I am somewhat confused by the use of corticosteroid injections in a dog that has Cushing's disease. This is a disorder in which the body's natural cortisone levels are too high --- so it would seem to be counterproductive to give additional cortisone.

I do understand one situation in which the use of cortisones is occasionally very tempting, though. There is a condition known as calcinosis cutis. It is associated with Cushing's disease. It is sometimes VERY itchy. Since cortisones reduce itchiness in most dogs, there is a strong temptation to use them for this condition, especially if the Cushing's disease diagnosis has not been made or is questionable. However, when a dog on corticosteroids continues to be itchy in the face of the medications and especially when this dog may have naturally occurring Cushing's disease or even artificially produced Cushing's disease signs due to the administration of cortisones, the best course of action is usually to stop the injections and try treating for the Cushing's disease. It is very easy to get into a cycle of giving more and more cortisone instead of looking for a reason why it isn't working very well.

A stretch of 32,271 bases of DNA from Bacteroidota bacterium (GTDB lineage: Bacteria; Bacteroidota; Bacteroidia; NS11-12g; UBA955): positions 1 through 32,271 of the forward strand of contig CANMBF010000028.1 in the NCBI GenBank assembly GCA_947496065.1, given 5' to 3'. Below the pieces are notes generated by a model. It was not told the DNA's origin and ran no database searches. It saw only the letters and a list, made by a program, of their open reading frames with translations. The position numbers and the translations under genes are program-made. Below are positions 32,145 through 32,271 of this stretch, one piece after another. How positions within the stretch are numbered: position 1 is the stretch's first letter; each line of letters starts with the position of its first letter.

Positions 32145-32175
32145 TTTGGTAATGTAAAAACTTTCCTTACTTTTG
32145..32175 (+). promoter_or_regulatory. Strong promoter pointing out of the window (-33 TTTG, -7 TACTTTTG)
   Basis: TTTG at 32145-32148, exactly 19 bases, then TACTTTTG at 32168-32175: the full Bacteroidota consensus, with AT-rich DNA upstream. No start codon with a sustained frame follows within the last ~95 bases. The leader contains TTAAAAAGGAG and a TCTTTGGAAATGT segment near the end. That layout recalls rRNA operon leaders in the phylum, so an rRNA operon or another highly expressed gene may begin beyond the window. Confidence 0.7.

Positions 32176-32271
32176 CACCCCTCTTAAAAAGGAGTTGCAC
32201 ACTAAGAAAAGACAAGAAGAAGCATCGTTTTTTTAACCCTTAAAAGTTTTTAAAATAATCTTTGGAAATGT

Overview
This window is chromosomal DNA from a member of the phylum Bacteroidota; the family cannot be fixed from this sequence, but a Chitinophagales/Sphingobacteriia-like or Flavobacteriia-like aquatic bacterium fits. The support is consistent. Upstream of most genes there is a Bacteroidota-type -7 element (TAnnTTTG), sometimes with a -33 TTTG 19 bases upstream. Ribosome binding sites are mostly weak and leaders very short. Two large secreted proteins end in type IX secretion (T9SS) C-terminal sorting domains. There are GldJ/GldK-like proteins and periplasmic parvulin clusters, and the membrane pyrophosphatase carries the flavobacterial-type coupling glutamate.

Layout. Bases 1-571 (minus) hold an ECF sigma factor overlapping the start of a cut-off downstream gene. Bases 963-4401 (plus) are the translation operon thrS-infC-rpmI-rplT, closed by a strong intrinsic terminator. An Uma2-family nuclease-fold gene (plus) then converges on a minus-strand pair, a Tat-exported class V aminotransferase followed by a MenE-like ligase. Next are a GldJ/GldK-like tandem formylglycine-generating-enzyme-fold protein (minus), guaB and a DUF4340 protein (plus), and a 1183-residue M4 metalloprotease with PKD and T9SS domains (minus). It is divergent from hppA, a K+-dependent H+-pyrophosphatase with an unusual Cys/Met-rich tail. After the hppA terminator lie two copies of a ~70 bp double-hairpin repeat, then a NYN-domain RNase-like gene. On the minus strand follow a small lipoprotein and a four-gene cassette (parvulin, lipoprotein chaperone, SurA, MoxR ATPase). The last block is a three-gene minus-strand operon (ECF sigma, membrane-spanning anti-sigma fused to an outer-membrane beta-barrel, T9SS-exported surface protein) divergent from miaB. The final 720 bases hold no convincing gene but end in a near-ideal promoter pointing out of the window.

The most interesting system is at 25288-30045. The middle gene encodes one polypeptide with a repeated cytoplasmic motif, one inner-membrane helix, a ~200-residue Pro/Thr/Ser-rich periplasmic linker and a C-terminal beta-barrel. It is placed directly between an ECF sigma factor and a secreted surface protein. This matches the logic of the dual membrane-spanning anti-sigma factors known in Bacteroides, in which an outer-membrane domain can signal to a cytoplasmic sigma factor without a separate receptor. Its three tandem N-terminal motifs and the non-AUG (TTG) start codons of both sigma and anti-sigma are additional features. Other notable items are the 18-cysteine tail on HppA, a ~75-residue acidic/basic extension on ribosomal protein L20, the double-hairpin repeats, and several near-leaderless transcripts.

I have made that mistake in my practice. I have done this when a dog had been responding well to cortisone injections on a periodic basis for allergic dermatitis. When the injections had to be given more frequently I just did it. When they stopped working entirely I did skin biopsies and the pathologist found calcinosis cutis. Stopping the injections did not resolve the problem but eventually we were able to diagnose naturally occurring Cushing's disease and treat the problem.